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Updated: December 27, 2012 16:14 IST

Hope and faith

Harshini Vakkalanka
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Because there is not much of a documentary culture in our country, says Tiwari. Photo: Murali Kumar K.
The Hindu Because there is not much of a documentary culture in our country, says Tiwari. Photo: Murali Kumar K.

Abhinav Shiv Tiwari says his film Oass that shows the horrors of child trafficking is just a diagnosis

Sold by her aunt to prostitution when barely in her teens, Kiku struggles to come to terms with her reality. She tries to escape, three times, risking torture from her “owners” each time. But will she escape? The viewer constantly finds himself wondering, unable to bear the horrific loss of innocence, and the unjust trials such girls face.

Filmmaker Abhinav Shiv Tiwari captures her story in his debut film Oass or The Dew Drop (in English), that was recently screened at the 5 Bengaluru International Film Festival.

“I was part of a UNESCO team that was doing a short film on girls rescued from brothels. I met this girl whose story was interesting. After narrating her story, she was clear that she held no grudges. What she wanted to do at that tender age after facing all this was to start working with an NGO and save other girls from this future,” says Abhinav.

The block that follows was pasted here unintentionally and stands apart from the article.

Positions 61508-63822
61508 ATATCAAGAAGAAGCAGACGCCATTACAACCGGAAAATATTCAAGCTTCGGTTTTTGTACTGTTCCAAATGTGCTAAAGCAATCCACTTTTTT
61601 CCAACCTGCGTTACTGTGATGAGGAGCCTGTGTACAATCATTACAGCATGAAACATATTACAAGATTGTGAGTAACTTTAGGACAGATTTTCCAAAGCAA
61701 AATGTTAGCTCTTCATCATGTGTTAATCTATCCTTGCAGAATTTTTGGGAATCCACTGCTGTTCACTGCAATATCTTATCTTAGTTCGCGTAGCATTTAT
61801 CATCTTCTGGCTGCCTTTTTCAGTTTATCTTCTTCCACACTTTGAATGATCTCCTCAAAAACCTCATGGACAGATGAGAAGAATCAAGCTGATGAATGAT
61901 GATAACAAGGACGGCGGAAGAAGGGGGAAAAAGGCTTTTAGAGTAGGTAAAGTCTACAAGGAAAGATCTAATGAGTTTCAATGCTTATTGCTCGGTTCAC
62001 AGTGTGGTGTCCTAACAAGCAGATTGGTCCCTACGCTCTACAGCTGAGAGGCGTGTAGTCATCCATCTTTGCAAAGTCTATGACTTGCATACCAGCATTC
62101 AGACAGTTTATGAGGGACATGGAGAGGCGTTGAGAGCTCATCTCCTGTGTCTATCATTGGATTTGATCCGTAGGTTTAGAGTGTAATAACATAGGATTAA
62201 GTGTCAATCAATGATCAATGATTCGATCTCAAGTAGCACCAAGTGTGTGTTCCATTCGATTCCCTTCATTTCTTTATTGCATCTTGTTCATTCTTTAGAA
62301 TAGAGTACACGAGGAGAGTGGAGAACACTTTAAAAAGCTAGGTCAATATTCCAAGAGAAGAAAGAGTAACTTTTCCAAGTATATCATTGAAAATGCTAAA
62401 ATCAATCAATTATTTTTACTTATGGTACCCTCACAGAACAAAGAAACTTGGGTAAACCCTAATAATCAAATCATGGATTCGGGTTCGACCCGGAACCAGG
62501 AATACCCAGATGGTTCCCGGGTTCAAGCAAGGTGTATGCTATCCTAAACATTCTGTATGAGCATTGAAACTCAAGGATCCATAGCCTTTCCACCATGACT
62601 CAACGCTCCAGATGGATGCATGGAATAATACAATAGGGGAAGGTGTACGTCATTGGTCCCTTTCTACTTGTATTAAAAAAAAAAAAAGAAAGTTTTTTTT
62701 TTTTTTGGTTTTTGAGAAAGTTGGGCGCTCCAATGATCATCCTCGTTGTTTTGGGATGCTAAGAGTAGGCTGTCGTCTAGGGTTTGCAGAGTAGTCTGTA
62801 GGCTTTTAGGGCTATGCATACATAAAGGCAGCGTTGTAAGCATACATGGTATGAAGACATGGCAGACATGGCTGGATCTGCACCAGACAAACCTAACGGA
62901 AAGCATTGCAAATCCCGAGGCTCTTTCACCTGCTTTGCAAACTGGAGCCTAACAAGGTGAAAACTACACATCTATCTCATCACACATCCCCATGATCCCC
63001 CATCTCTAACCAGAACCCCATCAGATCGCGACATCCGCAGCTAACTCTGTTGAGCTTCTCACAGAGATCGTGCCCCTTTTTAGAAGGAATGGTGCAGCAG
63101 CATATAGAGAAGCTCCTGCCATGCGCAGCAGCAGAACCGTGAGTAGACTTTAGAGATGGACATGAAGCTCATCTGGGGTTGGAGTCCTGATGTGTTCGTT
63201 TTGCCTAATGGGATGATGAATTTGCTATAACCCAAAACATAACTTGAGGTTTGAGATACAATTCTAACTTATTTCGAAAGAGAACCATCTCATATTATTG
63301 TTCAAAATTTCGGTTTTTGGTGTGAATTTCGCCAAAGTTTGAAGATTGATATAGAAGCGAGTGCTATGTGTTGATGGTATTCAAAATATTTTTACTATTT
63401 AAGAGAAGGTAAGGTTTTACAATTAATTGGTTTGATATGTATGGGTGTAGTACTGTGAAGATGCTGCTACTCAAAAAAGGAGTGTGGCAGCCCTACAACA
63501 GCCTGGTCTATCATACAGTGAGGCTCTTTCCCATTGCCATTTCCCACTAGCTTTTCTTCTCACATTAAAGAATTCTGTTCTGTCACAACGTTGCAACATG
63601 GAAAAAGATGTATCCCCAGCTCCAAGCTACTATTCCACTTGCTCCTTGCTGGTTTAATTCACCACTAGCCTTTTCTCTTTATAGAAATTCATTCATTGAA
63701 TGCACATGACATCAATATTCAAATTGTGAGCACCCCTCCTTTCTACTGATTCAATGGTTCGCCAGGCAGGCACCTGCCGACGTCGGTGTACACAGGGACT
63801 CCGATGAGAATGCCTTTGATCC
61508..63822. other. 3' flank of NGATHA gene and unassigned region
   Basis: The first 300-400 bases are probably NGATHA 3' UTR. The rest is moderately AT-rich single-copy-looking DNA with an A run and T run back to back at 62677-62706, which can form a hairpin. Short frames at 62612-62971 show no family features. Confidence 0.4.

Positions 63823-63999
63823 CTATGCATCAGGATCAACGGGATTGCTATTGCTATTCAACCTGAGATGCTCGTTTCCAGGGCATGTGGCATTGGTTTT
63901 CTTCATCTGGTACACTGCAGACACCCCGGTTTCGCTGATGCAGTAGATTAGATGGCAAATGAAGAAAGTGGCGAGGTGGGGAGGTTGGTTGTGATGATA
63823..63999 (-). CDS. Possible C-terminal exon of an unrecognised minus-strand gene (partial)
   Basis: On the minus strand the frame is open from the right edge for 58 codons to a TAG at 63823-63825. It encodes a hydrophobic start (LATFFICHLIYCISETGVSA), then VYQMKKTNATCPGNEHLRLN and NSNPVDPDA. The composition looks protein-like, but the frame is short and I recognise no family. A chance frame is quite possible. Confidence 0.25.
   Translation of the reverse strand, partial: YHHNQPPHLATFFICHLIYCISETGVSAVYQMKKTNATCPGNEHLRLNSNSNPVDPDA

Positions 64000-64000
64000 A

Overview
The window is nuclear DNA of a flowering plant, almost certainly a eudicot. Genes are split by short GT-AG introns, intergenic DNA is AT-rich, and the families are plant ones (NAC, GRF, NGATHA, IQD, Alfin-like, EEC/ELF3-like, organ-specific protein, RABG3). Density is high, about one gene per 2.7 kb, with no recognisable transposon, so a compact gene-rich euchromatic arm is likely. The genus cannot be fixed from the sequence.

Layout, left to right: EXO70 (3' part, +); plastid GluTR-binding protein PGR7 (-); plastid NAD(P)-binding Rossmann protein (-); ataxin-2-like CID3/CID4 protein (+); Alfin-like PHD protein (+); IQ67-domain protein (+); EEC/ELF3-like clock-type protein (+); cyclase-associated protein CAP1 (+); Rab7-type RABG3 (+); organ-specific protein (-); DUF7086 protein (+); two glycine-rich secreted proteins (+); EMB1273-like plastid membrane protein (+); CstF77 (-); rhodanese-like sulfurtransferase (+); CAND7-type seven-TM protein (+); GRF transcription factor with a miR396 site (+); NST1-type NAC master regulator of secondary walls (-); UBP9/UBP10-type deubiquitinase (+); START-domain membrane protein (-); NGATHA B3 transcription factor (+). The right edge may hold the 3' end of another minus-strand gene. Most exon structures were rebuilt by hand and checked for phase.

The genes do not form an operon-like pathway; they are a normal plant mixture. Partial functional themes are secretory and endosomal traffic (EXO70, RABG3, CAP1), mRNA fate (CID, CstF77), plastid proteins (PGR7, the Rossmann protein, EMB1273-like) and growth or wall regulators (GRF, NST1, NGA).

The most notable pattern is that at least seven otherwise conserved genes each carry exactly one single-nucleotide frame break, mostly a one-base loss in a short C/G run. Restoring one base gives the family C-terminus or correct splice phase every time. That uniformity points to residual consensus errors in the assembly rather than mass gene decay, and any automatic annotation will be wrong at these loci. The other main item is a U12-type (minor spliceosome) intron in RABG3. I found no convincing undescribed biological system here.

“What she shared made me change the way I think. It took me a long time to fathom how someone so young could talk like this. That was the time, though I was ready with some other scripts, I decided that this would be the story I would tell in my first film.”

Abhinav took over five years gathering all the information he could about child trafficking, travelling across the borders of India, Nepal, Bangladesh and Burma, meeting pimps, and women who were working in brothels, women who were rescued, police officers, and NGOs.

“I was funding my own research at that time. It was difficult to get in touch with pimps. But once I befriended them, I visited different brothels as a customer to talk to these girls, without letting their bosses know what I was doing. Sometimes I had to call them out of the brothels because I was not comfortable going there so many times. Then there was always this lingering fear of getting caught.”

Convincing Indian actors was also a big challenge. Abhinav had them undergo a workshop with professors from the National School of Drama, to get into and comfortable with their characters. It was even more difficult finding somebody who was at least 18, to play Kiku’s role without seeming too old for the character. This was necessary, because Abhinav was intent on making a feature film rather than documentary. “A feature film has a wider range. It touches wider audience base, there is not much of a documentary culture in our country. There are hardly any documentaries that touch you emotionally, and I wanted to bring out emotion, though it was not easy.” The film, however, does not seek to initiate a movement. According to Abhinav, it is simply a diagnosis.

“I wanted to share the reality of what is happening to these girls. I wanted to disturb and shake people with it. The Delhi ghetto is not far away from certain important government establishments. How long can we close our eyes and turn our backs? ,” questions Abhinav.

“With the response we have received so far, I can see that it is possible to sensitize everybody and we can take steps. It’s not that government is not working. There are police officers who work with NGOS. But child trafficking is the largest contraband industry in the world after arms and drugs.”

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